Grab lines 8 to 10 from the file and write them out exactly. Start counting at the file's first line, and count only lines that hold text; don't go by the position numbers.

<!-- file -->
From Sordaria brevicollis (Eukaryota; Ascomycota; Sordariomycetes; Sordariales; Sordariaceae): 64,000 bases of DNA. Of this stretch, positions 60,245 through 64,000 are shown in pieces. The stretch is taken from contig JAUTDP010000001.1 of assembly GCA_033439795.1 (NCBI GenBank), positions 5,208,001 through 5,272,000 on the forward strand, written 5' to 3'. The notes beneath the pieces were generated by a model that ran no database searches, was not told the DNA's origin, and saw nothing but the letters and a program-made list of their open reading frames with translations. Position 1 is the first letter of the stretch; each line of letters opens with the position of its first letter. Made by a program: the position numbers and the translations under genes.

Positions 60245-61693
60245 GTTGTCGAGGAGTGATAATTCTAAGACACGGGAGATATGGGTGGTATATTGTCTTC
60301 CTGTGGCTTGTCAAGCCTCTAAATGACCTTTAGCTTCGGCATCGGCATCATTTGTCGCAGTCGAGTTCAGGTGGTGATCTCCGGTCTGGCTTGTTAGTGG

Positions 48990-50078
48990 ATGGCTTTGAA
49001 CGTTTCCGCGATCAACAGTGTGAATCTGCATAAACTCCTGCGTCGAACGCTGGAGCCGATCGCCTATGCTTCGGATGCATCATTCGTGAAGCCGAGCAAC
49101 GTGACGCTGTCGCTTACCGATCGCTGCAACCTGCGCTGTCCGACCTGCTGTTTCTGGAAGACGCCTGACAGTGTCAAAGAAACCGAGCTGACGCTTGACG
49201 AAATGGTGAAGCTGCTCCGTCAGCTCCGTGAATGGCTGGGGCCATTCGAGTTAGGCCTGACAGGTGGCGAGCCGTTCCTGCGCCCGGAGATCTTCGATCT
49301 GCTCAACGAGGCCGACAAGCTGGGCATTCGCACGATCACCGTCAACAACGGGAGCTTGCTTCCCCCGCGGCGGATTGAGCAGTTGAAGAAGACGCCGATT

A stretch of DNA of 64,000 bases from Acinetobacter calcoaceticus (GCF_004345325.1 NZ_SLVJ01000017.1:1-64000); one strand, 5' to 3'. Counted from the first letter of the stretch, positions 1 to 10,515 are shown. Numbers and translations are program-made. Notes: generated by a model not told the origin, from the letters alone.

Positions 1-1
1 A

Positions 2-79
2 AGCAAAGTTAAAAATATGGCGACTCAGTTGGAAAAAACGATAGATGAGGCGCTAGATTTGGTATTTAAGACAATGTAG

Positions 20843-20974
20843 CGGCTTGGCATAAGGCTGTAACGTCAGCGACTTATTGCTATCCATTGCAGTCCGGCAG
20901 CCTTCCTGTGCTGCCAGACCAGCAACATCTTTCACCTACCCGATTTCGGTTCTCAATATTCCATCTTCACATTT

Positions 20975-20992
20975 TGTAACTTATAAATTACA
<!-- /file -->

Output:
49101 GTGACGCTGTCGCTTACCGATCGCTGCAACCTGCGCTGTCCGACCTGCTGTTTCTGGAAGACGCCTGACAGTGTCAAAGAAACCGAGCTGACGCTTGACG
49201 AAATGGTGAAGCTGCTCCGTCAGCTCCGTGAATGGCTGGGGCCATTCGAGTTAGGCCTGACAGGTGGCGAGCCGTTCCTGCGCCCGGAGATCTTCGATCT
49301 GCTCAACGAGGCCGACAAGCTGGGCATTCGCACGATCACCGTCAACAACGGGAGCTTGCTTCCCCCGCGGCGGATTGAGCAGTTGAAGAAGACGCCGATT